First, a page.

Tim Porteus

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Tim loves sharing the wonderful world of folklore, mythology and legend, but he has also developed an interest in collecting and telling modern urban tales, as well as personal family stories and reminiscences.

He is a very engaging character and tells stories with passion and humour, adaptable to all ages. As a father of five (four daughters, one son), Tim is fully aware of the importance and power of stories for children. He likes to engage his audience, especially children, and involve them in the story. He sometimes mixes his storytelling with other creative art forms such as music, murals, poetry and film making.

Tim is qualified in Community Education and uses storytelling with vulnerable and marginalised groups to enhance self-belief and confidence, assisting people to create their own cultural identities. He has extensive experience in engaging people with a history of homelessness, chaotic lifestyles and addictions. In this way, he uses storytelling to challenge cultural poverty and helps to give a voice to people who are normally excluded from positive cultural expression. In 2008, he was awarded the Nancy and Hamish Turner Storytelling Bursary for his work with young adults with addictions and related health issues in Methil and Leven.

Tim’s father was a minister and faith tales are his earliest memories of storytelling. However, his maternal grandmother’s tall tales of everyday life or magical creatures that inhabited the woods left a deep impression, and Tim owes his victory at the Edinburgh Tall Tales Oscars in 2010 to her creative imagination. He has a deep love of nature and uses stories to reconnect people to the wonders of our natural world, while enhancing our knowledge and appreciation of our threatened natural environment.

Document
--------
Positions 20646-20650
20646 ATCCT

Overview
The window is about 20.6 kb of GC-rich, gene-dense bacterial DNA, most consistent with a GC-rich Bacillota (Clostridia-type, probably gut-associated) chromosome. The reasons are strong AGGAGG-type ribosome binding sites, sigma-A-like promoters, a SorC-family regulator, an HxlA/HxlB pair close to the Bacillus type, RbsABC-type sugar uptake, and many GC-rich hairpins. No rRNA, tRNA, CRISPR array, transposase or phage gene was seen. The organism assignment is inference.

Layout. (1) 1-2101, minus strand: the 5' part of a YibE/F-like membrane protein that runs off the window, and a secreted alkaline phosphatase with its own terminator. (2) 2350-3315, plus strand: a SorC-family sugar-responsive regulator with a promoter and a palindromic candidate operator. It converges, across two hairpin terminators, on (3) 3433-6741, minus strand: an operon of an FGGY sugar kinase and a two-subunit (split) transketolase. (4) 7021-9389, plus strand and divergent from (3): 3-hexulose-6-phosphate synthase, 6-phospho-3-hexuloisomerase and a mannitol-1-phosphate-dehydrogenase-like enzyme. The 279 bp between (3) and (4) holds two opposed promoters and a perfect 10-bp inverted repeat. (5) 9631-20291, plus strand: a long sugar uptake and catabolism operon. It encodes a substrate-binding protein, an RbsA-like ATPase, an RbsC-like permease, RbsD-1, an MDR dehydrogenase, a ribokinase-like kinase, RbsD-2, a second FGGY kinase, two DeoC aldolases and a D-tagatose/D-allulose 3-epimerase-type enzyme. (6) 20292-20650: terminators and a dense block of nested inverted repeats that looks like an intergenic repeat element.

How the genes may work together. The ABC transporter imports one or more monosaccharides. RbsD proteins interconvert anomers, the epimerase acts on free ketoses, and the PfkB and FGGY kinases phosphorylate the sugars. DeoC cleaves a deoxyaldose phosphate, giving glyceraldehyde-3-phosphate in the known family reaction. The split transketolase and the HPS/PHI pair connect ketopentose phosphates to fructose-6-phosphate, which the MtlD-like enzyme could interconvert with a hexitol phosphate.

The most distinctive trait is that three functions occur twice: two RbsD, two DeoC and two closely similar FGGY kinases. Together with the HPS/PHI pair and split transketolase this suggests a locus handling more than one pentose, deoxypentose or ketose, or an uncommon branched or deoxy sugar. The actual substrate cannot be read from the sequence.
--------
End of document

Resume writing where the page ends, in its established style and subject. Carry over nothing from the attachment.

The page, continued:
From an early age, Tim had a fascination with the past and wished that buildings and trees could speak and tell their secrets. He discovered as a teenager in the heart of Edinburgh’s Old Town, that they do, if you know how to listen… Tim has an MA (Honours) in History, and he loves using tales from the oral tradition to make history more fun and interesting. He uses traditional folklore and local historical tales to connect people, and enhance a sense of place and identity.

In Scotland, Tim has told stories in schools, libraries, festivals, sheltered housing and at private functions and gigs for many years. He is an experienced tour guide and storytelling is a central part of this work. He has also been involved in storytelling abroad as part of cultural programmes at universities in the Czech Republic and Portugal, and at schools and cultural events in Spain, Germany, Sweden and Slovakia. He loves sharing and learning about the folklore traditions of other cultures and enjoys telling tales in his native Scots dialect when appropriate.

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